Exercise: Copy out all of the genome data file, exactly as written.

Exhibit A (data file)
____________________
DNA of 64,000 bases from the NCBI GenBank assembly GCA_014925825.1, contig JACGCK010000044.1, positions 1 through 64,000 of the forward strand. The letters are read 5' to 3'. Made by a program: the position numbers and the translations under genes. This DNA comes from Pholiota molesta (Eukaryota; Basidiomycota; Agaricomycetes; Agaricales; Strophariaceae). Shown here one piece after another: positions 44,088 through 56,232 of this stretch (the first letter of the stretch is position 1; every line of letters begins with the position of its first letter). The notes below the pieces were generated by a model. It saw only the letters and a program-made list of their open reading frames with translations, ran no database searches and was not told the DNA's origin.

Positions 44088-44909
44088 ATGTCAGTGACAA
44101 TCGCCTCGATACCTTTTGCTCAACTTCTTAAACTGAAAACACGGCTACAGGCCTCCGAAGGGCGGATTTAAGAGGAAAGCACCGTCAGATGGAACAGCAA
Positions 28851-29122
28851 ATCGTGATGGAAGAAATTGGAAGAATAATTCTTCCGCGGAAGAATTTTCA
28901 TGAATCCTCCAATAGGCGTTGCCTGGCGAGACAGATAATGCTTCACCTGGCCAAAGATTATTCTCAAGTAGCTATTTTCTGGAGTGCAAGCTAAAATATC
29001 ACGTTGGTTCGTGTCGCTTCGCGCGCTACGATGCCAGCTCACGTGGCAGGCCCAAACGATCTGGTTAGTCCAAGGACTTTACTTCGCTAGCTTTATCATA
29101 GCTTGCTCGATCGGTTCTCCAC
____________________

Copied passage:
DNA of 64,000 bases from the NCBI GenBank assembly GCA_014925825.1, contig JACGCK010000044.1, positions 1 through 64,000 of the forward strand. The letters are read 5' to 3'. Made by a program: the position numbers and the translations under genes. This DNA comes from Pholiota molesta (Eukaryota; Basidiomycota; Agaricomycetes; Agaricales; Strophariaceae). Shown here one piece after another: positions 44,088 through 56,232 of this stretch (the first letter of the stretch is position 1; every line of letters begins with the position of its first letter). The notes below the pieces were generated by a model. It saw only the letters and a program-made list of their open reading frames with translations, ran no database searches and was not told the DNA's origin.

Positions 44088-44909
44088 ATGTCAGTGACAA
44101 TCGCCTCGATACCTTTTGCTCAACTTCTTAAACTGAAAACACGGCTACAGGCCTCCGAAGGGCGGATTTAAGAGGAAAGCACCGTCAGATGGAACAGCAA
Positions 28851-29122
28851 ATCGTGATGGAAGAAATTGGAAGAATAATTCTTCCGCGGAAGAATTTTCA
28901 TGAATCCTCCAATAGGCGTTGCCTGGCGAGACAGATAATGCTTCACCTGGCCAAAGATTATTCTCAAGTAGCTATTTTCTGGAGTGCAAGCTAAAATATC
29001 ACGTTGGTTCGTGTCGCTTCGCGCGCTACGATGCCAGCTCACGTGGCAGGCCCAAACGATCTGGTTAGTCCAAGGACTTTACTTCGCTAGCTTTATCATA
29101 GCTTGCTCGATCGGTTCTCCAC